Freddie Prinze Jr. has been retired from acting for the past 14 years. Not retired, retired, exactly, but sort of. “I was always like, ‘If you’re going to retire, why do you need a press release?’ Just leave. Just stop,” the actor explains over Zoom from his gaming room in California. So he did.
In reality, Prinze Jr. always had one goal in life: To be a good father. It was always top of mind for him, he says, considering his own dad, actor and stand-up comic Freddie Prinze, died of a self-inflicted gunshot wound just a few months after Prinze Jr. was born. He was lovingly raised by his “crazy” mother, Kathy, a woman who cared for her son so much that she threatened one of his teachers with a .357 in her purse when the educator planned to paddle the youngster during school, and “a bunch of sociopaths”—family friends that he refers to as his “uncles,” including his godfather Bob Wall, Chuck Norris, Gene LeBell, and Ron De Blasio. Everything he learned—from defending himself from bullies to controlling his emotions—came from them. Talking about the group is bittersweet: “All the men that helped raise me have died in the last year, which is just brutal,” he says, sighing. But he credits them, particularly Wall, for shaping him into the man he is today. That, for him, comes back to being a great dad, which is exactly what he’s been doing for the last several years, aside from some voice acting, a cookbook, a short lived Punky Brewster reboot, a handful of WWE appearances and his wrestling podcast Wrestling With Freddie.
While it’s been nearly three decades since his winning smile, spiked hairdo, and shiny, washboard abs launched him into the pages of Tiger Beat, Prinze Jr. still has that signature charm readily available while perched over his desk in a gray hoodie, with a little bit of salt and pepper scruff added into the mix. He’s a skilled, engaging storyteller, with grandiose tales pouring out of him without, seemingly, taking a breath or losing his laissez-faire demeanor. In fact, the disappearance from the pop culture-sphere has just added some mystique, I find, as he reminisces about the 46 years of his life.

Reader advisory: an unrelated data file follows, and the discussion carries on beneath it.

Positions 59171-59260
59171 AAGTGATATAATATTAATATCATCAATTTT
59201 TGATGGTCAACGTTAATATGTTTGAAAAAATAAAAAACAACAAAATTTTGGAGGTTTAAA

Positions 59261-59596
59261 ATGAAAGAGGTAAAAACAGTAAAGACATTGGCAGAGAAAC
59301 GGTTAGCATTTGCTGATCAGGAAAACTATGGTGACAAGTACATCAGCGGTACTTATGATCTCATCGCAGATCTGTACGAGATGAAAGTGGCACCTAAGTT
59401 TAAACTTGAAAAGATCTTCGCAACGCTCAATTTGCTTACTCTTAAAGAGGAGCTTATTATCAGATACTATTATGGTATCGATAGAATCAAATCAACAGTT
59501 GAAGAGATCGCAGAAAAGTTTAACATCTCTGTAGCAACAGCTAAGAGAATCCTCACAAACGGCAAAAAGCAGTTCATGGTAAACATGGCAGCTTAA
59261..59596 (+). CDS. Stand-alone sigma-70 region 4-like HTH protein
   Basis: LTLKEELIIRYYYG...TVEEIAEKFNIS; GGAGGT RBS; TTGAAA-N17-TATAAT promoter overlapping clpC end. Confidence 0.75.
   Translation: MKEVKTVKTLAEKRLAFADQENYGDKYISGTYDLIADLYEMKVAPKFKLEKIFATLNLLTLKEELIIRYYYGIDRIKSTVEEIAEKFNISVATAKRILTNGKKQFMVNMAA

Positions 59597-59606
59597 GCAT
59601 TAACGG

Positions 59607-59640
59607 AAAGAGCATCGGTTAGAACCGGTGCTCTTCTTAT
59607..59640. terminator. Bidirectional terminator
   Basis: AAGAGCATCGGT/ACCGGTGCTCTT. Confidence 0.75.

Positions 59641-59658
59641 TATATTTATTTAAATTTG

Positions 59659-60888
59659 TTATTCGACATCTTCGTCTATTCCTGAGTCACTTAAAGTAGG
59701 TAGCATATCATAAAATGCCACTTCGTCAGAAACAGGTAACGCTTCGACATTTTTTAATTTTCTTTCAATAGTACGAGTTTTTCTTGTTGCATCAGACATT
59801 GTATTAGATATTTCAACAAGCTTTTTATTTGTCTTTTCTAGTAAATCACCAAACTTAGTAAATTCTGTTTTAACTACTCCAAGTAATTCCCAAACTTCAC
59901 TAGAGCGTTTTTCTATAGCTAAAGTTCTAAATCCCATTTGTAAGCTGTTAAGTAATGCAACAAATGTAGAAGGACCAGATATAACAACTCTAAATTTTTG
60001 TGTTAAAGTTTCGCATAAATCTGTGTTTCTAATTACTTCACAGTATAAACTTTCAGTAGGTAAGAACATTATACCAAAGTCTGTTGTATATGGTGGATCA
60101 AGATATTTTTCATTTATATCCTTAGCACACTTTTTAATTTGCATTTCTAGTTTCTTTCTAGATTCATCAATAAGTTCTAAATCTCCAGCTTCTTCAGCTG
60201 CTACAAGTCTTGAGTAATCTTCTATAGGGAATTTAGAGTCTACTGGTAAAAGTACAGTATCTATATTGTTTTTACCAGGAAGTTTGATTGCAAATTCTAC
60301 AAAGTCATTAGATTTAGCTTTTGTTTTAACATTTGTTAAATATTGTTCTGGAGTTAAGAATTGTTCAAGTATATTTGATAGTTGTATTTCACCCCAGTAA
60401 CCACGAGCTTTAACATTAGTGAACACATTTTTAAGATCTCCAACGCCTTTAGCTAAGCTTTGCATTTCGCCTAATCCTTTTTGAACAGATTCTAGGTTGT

So what brought him out of retirement? His daughter, Charlotte, 13, he says, just as he receives a text from her asking him to help her prep for a Spanish test. (Prinze Jr. and wife Sarah Michelle Gellar also have a 10-year-old son, Rocky, together.) As her curiosity piqued about Hollywood and performing, Prinze Jr. and Gellar agreed that they would start taking on acting projects to show her the ropes and teach her from their personal perspectives. “Sarah and I deal with everything so differently,” he says, “this way she could kind of cherry-pick the parts that she felt could work for her, and the crap that she didn’t agree with, she could then throw away and disregard.”
It’s not like work had dried up for Prinze Jr. “I mean, I’ve been offered a bunch of romantic comedies over the last 15 years,” he reveals. “I was just never reading any of the scripts. I didn’t have any interest in doing it.” He was, after all, was thrust into the world of acting at merely 18. With his hiatus, he was able to self-analyze, to figure out his strengths and weaknesses, to study movies and television like a student in college. To be the kind of father he didn’t get to have.